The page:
NanoTechIndiana

The Latest Technology News and Information

micronano

March 30, 2013
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Nanotechnology New Ventures Competition

I’d like to take a minute and briefly talk about the Nanotechnology New Ventures Competition.  While the winners have been announced, I will touch upon that later.  The competition’s name may sound confusing, but the competition is actually relatively quite simple.  The idea of the competition is to bring together both researchers of the nanotechnology field and local business leaders who know what it takes to make a small business become successful.  The state of Indiana has become a hotbed for the nanotechnology industry and the I’m sure the hope of this competition is to foster that relationship in the attempt to boost the local economy.

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skyline

March 30, 2013
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Finding Vital Business Statistics Using Technology

Let’s face it, we all need statistics from time to time, whether it’s for a report, a presentation, a proposal, or to settle an argument with the know-it-all in the next office. Stats can drive business goals and provide insights that might be overlooked easily.  Unfortunately, statistics users face two problems: finding them and using them.

Unless you’re an expert which you probably aren’t, finding the right statistics can be very time-consuming, even with all the fancy search tools we have today.  It can become frustrating and a serious waste of time. The general search engines (Google, Ask.com, Yahoo!, MSN Search, etc.) are inefficient with this sort of research. They will often pull up the statistic from somewhere, but it will have no context. For example, I may search for “average annual income” for a region and find it, but what I really need is the average annual income for a period of time for several locations to conduct an analysis and comparison. This is something the search engines usually won’t do. In a sense, they’ll show you the tree when you really need to view the entire forest. Specialized search engines (including FedStats, FirstGov.gov, and search interfaces at agency sites such as the Census Bureau and the Bureau of Labor Statistics) are often more precise and will get you closer to the data in context, but you still face a lot of back-and-forth inspection of complex data sets.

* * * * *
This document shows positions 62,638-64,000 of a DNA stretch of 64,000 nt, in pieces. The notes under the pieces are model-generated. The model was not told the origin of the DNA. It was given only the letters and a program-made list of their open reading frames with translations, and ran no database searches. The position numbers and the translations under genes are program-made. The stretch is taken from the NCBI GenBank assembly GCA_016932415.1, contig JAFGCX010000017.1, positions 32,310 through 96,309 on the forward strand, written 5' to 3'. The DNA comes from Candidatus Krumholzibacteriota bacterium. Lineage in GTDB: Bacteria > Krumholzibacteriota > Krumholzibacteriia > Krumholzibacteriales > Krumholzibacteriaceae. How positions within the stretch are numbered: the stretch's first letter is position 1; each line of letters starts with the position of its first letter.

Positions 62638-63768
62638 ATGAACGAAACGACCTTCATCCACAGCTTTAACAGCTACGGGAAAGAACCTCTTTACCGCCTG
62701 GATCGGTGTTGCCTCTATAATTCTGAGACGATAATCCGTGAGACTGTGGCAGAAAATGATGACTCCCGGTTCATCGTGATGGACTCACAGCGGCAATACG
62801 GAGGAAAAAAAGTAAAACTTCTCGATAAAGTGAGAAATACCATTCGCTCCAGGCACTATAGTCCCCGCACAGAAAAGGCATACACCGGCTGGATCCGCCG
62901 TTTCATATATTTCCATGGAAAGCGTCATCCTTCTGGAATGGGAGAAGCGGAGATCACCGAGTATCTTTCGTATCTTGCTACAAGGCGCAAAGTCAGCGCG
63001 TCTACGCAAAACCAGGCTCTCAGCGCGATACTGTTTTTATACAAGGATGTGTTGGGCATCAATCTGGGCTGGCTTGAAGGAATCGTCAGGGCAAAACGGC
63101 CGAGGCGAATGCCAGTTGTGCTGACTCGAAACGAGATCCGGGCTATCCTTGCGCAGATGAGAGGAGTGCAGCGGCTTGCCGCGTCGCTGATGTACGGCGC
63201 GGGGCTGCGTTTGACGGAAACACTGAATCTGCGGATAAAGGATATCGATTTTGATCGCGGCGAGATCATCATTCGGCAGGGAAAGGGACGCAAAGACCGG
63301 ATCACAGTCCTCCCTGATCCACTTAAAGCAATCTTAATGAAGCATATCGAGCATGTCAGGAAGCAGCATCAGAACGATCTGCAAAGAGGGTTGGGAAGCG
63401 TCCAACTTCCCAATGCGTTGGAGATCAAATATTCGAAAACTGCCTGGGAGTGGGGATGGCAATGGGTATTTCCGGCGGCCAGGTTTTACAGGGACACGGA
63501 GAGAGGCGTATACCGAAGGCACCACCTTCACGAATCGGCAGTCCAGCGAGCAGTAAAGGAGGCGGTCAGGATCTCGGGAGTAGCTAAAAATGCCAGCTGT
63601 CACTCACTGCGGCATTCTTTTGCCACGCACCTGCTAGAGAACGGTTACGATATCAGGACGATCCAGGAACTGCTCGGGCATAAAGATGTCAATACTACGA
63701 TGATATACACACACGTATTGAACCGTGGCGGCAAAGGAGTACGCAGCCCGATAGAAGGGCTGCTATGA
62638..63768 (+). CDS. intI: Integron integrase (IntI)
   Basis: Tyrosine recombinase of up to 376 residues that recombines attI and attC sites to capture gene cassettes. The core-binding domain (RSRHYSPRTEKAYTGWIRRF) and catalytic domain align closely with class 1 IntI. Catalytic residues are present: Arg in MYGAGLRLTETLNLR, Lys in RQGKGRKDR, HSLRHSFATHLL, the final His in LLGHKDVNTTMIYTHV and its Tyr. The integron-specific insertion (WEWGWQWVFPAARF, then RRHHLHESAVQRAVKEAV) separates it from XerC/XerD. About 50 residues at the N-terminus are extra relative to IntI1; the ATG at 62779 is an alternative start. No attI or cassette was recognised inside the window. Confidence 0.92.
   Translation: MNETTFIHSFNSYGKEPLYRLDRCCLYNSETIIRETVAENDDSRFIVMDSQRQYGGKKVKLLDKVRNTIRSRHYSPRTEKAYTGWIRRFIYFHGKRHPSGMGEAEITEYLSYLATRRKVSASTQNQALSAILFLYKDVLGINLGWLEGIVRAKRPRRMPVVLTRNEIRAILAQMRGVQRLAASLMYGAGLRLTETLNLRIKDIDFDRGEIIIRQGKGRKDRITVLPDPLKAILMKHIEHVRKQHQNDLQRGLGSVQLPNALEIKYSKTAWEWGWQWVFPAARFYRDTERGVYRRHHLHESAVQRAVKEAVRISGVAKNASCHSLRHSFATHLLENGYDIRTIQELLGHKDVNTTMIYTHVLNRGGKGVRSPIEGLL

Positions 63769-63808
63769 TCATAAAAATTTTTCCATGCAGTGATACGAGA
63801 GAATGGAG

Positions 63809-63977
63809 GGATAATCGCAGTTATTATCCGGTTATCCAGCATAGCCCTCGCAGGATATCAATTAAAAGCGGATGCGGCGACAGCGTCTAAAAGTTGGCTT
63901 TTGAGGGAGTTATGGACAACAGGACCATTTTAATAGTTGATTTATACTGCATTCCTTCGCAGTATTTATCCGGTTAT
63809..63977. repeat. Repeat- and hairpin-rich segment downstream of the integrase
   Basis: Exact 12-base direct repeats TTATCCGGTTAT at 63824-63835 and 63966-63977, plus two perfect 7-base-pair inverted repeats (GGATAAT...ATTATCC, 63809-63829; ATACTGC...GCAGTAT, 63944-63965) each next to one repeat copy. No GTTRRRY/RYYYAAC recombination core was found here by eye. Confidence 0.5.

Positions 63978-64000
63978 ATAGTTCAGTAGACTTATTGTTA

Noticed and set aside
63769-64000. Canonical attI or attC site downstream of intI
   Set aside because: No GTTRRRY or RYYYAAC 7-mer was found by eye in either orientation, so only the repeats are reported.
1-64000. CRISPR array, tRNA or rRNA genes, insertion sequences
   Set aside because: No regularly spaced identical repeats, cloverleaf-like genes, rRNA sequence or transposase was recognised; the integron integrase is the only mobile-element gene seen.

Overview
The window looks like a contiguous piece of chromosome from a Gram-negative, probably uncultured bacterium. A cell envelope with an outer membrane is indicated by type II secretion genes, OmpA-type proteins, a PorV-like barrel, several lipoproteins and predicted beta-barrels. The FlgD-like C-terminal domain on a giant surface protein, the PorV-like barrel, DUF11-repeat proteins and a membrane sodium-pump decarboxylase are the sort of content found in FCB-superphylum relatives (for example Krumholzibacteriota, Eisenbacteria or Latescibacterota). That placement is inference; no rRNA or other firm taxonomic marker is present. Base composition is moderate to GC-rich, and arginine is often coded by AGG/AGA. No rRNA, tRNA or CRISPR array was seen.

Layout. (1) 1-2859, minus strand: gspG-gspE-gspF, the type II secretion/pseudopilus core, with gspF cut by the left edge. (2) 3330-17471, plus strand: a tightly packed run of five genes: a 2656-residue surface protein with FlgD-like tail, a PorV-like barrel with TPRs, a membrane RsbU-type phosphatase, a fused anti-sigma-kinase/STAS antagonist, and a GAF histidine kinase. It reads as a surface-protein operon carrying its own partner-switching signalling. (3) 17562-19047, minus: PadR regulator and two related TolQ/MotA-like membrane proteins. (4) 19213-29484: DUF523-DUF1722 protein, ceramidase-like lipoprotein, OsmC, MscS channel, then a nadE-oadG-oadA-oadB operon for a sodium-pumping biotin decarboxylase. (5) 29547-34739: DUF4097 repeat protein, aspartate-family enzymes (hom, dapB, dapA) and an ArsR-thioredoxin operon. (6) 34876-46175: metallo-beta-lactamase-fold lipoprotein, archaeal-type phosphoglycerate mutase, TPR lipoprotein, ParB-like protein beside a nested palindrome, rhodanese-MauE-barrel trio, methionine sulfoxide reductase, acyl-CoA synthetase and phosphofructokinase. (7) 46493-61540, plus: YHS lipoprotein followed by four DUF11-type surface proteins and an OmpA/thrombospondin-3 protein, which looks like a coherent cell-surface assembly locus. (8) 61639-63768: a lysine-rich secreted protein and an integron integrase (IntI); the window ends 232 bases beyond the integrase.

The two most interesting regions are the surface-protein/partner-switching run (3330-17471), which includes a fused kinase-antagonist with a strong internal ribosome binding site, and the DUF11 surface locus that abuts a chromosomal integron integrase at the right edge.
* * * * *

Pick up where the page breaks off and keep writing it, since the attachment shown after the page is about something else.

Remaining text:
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nanotechnology2

March 30, 2013
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The Evolution of MicroElectronics

The last 25 years have witnessed astonishing advances in the fields of microelectronics and computation. The first integrated circuit microprocessor, the Intel 4004, was able to perform roughly 5000 binary-coded decimal additions per second with a total power consumption of about 10 W (~500 additions per joule) in 1971, whereas modern microprocessors can perform ~3 x [10.sup.6] additions per joule. The 1997 National Technology Roadmap for Semiconductors (1) calls for an additional factor of [10.sup.3] increase in the computational efficiency by the year 2012. If this goal is attained, then performance of the silicon-based integrated circuit will have improved by nearly seven orders of magnitude in 40 years, using energy consumed per operation as a metric, with a single manufacturing paradigm. Although complementary metal oxide semiconductor (CMOS) technology is predicted by many researchers to run into significant physical limitations shortly after 2010 (2), the energy cost of an addition operation will still be nowhere near any fundamental physical limit. A crude estimate of the energy required to add two 10-digit decimal numbers, based on a thermodynamic analysis of nonreversible Boolean logic steps (3, 4) is ~100*k*T*1n(2), which implies that 3 x [10.sup.18] additions per joule can be performed at room temperature without any reversible steps. Thus, there are potentially eight orders of magnitude in computational energy efficiency in a nonreversible machine available beyond the limits of CMOS technology. To achieve these further advances will require a totally different type of computational machinery, but knowing that such a system is in principle possible provides a strong incentive to hunt for it. The requirement for inventing a new technology paradigm has created exciting research opportunities for physical and biological scientists as well as for electrical engineers. Indeed, much of the current interest in interdisciplinary research in areas such as nanofabrication, self-assembly, and molecular electronics is being driven by this search for a new archetype computer.

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nano1

March 30, 2013
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What is Nanotechnology?

Nanotechnology Definition and The Medical Field

The term nanotechnology is rarely used and even less understood.  So what exactly is nanotechnology?  To get to the root meaning, lets take a look and the origin of the word.  It comes from the greek language and it can be interpreted to mean “dwarf”.  While many people immediately think of product miniaturization in products like cell phones, laptops, tablets, and computer chips, the more commonly known nanotechnology deals with an area of scientific advancement that deals with microscopic particles.   This perfectly describes this “field of science” since it deals with atoms and matter than can’t be seen by most microscopes let alone the naked eye.  In fact, this field of science wasn’t advanced until the invention of microscopes which were powerful enough to give a good inside look in the 1980’s.  Anyways, nanotechnology deals with manipulating and changing at extremely small scales.  Essentially it deals with the overall knowledge of small atoms and molecules which make up the building blocks of life. Continue Reading →